Introduce a fresh architectural vocabulary to a university campus and new focus on sustainability. 

In 2008, when Le Moyne College was ready to begin the largest on-campus construction project in its 65-year history, the campus community was enthusiastic to push the boundaries of sustainability. Sustainable design was at the top of students’ priorities for campus development and, as an important tenet of Jesuit thinking regarding social and environmental justice, also held an important place for the faculty and administration.

Ashley McGraw’s work for Le Moyne had actually begun a number of years prior. Having realized the growing and urgent need for a new conception of architecture’s relationship to the earth, the firm began to study and help implement new ideas around sustainable design and building.

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angling off the grid to face as closely as possible to true south, the building could make use of two key passive design strategies: solar heating and daylighting.

As Ashley McGraw designed the 48,000 square-foot addition to the Coyne Science Center, it became clear that the project would bring both a fresh architectural vocabulary and new focus on sustainability. It would also occupy a central space in the entrance to campus, which the firm recognized as an excellent canvas for demonstrating sustainable design.

The existing U-shaped science center building surrounds a student courtyard. Instead of closing in the new, north-facing fourth side, Ashley McGraw kept it open to the east to allow more light and air into the courtyard, and take advantage of the expansive views. Between all the design strategies and an extremely tight building envelope, the college saves almost half of what an average lab building spends on energy. With the passive design strategies established, the program layout began to take shape: expansive lab spaces on the south wall and offices on the north side to take the best advantage of daylighting opportunities.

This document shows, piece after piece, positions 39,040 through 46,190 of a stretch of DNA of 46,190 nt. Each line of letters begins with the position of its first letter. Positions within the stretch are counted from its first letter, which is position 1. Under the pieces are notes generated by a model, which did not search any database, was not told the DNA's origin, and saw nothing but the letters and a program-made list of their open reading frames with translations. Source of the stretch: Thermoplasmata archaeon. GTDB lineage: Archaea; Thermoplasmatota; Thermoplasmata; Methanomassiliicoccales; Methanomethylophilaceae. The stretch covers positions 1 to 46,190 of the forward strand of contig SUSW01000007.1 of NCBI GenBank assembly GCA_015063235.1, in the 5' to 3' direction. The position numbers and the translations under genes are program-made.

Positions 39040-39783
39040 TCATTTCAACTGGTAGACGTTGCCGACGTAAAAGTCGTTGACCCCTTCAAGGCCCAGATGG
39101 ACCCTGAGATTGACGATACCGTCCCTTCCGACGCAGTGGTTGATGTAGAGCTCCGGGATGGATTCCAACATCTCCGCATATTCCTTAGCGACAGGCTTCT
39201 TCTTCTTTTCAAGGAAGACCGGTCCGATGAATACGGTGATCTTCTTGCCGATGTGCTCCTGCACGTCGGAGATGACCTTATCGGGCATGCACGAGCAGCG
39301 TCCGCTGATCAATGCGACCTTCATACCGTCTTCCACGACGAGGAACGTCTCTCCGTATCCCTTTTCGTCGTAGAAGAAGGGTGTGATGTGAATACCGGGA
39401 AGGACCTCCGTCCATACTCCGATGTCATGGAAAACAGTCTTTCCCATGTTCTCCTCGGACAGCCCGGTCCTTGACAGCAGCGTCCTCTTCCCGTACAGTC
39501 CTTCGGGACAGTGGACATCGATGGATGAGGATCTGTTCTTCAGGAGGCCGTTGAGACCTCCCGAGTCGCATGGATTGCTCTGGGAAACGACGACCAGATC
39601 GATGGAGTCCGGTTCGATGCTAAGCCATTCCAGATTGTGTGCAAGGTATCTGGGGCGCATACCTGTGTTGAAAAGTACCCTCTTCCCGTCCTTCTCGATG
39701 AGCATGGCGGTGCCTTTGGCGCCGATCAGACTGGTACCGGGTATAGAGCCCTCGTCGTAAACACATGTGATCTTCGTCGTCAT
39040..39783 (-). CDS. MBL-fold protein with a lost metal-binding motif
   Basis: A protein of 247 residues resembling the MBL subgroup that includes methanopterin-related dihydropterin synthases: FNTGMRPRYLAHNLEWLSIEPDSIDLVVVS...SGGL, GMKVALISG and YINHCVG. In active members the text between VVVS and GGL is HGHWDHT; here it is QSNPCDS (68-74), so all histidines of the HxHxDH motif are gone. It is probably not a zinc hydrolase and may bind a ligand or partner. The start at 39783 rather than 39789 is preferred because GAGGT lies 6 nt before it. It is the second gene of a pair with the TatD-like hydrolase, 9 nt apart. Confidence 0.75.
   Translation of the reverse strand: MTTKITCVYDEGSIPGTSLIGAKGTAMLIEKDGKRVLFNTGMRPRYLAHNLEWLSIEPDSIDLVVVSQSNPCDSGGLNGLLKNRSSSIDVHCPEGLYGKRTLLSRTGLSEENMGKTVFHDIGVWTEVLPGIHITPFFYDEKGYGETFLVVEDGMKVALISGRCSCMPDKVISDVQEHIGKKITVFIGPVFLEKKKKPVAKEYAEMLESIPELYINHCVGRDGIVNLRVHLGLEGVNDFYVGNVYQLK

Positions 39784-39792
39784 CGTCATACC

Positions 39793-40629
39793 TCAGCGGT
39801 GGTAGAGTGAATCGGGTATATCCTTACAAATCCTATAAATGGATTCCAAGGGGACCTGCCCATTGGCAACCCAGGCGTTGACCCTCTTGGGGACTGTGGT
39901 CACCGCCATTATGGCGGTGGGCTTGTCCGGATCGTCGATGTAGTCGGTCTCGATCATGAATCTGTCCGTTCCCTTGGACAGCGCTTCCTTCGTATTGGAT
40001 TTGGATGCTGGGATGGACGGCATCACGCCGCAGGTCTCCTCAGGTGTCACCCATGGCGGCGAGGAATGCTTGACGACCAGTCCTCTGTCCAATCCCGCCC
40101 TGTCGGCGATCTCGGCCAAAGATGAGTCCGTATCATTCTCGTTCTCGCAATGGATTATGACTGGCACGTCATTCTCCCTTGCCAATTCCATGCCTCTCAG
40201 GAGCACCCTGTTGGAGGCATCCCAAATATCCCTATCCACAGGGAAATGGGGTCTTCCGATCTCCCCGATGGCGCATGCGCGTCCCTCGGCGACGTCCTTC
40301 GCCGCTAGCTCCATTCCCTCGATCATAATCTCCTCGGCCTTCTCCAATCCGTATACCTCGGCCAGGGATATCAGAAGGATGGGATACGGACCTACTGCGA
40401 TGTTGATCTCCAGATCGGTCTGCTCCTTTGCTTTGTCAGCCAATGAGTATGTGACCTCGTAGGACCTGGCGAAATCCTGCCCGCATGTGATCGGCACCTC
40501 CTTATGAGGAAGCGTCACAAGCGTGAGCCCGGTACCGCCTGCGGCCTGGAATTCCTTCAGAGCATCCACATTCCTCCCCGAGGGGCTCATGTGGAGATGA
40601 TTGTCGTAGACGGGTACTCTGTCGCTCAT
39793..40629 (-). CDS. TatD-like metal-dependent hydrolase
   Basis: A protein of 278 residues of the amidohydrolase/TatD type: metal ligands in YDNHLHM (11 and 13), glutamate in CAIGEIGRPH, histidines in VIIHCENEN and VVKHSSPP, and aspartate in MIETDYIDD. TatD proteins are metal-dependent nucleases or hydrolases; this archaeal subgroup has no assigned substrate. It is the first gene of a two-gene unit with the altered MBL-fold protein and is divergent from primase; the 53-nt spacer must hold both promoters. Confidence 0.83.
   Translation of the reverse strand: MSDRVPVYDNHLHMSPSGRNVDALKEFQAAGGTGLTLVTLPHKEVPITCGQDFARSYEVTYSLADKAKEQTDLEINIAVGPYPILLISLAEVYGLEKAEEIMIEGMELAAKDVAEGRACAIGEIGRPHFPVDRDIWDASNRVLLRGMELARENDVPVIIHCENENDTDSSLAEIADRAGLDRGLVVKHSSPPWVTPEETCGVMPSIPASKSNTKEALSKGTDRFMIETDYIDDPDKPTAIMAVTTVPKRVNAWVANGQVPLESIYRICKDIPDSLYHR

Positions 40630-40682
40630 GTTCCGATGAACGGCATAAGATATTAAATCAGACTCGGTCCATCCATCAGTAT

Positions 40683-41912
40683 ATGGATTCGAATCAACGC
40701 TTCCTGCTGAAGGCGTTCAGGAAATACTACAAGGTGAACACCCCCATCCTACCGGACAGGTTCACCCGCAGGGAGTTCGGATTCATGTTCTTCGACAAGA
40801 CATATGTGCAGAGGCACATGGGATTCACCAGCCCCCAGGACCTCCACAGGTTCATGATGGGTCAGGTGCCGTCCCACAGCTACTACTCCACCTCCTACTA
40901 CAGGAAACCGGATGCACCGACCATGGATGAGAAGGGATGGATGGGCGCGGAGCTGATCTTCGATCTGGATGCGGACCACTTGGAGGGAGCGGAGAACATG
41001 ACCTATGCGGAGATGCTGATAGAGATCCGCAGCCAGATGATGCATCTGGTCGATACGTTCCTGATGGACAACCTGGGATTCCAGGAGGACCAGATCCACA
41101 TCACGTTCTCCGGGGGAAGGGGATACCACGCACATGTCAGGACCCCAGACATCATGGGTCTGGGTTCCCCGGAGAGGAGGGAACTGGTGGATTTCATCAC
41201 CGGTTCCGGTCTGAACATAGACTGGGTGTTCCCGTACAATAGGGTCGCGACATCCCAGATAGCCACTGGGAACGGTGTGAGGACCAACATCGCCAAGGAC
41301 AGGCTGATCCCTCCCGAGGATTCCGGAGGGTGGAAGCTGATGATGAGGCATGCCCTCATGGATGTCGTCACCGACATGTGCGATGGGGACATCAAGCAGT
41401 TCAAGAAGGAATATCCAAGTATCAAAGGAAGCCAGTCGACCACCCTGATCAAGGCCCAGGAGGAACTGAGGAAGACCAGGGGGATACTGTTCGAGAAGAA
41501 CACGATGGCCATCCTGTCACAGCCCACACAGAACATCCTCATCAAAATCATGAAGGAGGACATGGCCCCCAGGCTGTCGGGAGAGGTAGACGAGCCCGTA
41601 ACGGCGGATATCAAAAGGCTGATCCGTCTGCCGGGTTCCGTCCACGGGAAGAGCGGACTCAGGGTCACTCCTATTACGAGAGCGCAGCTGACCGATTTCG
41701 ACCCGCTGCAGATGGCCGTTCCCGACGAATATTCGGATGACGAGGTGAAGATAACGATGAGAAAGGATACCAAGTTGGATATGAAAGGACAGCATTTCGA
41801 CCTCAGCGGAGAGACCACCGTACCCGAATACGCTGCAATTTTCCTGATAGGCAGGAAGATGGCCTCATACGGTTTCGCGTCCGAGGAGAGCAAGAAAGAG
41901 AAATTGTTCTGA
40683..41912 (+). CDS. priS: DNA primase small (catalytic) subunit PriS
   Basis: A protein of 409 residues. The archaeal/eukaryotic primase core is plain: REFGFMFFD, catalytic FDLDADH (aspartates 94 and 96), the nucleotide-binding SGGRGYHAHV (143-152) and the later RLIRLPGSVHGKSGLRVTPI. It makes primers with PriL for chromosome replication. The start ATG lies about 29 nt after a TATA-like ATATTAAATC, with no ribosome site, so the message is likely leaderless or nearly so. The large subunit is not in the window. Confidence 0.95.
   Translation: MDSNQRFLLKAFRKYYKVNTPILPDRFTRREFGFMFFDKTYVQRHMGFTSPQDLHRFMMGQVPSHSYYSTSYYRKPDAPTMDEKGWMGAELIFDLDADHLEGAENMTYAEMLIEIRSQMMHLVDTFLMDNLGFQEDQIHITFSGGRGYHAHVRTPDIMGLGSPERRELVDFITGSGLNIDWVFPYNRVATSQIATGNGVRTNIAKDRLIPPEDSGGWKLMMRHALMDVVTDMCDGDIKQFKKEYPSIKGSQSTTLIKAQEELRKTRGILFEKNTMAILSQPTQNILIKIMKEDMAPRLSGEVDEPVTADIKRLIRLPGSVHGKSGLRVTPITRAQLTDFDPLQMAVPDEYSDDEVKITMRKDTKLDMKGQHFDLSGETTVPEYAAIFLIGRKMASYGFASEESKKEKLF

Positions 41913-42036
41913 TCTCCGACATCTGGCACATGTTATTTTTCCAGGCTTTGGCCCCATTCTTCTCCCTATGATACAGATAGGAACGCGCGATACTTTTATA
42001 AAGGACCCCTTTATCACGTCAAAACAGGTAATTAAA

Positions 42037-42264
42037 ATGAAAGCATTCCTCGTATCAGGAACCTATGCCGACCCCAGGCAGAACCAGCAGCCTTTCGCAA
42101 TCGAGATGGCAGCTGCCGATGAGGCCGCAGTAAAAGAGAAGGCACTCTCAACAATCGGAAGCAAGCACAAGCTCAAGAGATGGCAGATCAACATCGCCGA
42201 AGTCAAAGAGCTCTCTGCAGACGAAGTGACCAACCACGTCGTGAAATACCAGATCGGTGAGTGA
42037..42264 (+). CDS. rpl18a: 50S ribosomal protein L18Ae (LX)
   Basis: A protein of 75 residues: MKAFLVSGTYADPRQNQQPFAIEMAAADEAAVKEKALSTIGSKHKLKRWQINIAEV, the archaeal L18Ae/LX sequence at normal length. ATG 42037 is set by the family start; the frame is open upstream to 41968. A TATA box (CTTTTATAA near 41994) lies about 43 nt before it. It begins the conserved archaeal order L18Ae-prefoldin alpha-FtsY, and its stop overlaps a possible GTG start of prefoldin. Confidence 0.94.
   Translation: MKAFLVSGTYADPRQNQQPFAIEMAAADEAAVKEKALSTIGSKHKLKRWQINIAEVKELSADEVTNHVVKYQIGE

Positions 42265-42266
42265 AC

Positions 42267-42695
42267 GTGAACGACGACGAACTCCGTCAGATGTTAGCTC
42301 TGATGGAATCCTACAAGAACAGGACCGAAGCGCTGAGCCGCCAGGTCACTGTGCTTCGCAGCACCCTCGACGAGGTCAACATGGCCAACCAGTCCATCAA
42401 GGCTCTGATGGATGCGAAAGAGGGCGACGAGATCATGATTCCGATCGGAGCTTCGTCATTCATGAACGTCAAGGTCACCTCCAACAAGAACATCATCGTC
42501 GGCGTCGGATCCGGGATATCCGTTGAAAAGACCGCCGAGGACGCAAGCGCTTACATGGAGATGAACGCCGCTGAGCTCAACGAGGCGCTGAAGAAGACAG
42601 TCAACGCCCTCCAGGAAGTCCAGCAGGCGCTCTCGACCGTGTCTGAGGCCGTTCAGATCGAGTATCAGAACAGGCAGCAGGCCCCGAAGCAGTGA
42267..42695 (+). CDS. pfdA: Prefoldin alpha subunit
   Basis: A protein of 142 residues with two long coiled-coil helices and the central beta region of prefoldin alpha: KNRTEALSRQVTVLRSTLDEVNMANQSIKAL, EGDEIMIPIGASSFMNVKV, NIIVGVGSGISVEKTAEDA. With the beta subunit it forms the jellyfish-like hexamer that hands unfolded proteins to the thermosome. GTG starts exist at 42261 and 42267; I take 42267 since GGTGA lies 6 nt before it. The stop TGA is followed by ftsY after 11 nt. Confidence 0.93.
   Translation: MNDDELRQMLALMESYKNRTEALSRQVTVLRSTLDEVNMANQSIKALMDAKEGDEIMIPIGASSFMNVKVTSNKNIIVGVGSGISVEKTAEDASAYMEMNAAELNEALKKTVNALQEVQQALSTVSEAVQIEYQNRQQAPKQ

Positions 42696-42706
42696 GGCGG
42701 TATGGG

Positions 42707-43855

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Ashley McGraw challenged the conventional wisdom that passive design didn’t make sense for modern labs.

“People have a belief that passive solar design doesn’t apply to college lab buildings because they need so much ventilation,” said Matthew Broderick, Principal of Ashley McGraw’s College and University Studio. “We wanted to prove that architecture-based strategies do make a difference.”

In the upstate NY climate, heating is more of a concern than cooling and is a major expense. Ashley McGraw chose to incorporate a pre-heat wall, a technology usually used in industrial applications, on the south side of the addition. As the dark bronze-colored, perforated metal wall heats up in the sun, the air against its exterior surface is warmed and drawn into the ventilation system to substantially reduce the cost of heating fresh air.

The team’s design of the building’s surroundings also contributes to the overall vision of the project. In contrast with the custom of manicured landscaping that seeks to control the natural environment, a rain garden of wild grasses and other natural plantings resides on the north side of the science center. The building’s storm water is infiltrated through the garden to treat and absorb it, controlling run-off and reducing watering needs.

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“Green design is a natural extension of the Jesuit social justice mission and a key consideration for prospective students and young faculty,” said Roger Stackpoole, CFO and Treasurer, Le Moyne College. “Now we can offer them a real, functioning example of our commitment to environmental justice that is also a state-of-the-art science center.” Stackpoole added, “Knowing that we’ve played some role in its development, the Le Moyne community is excited to see the continued evolution of this sustainable technology both on our campus and in the world at large.”

“Ultimately, it was the commitment of the entire campus community that allowed this groundbreaking addition to come to life. Without that, especially considering the complexity of the design, it never would have happened,” said Broderick.


Location: Syracuse, Ny
Photos: John Griebsch Photography

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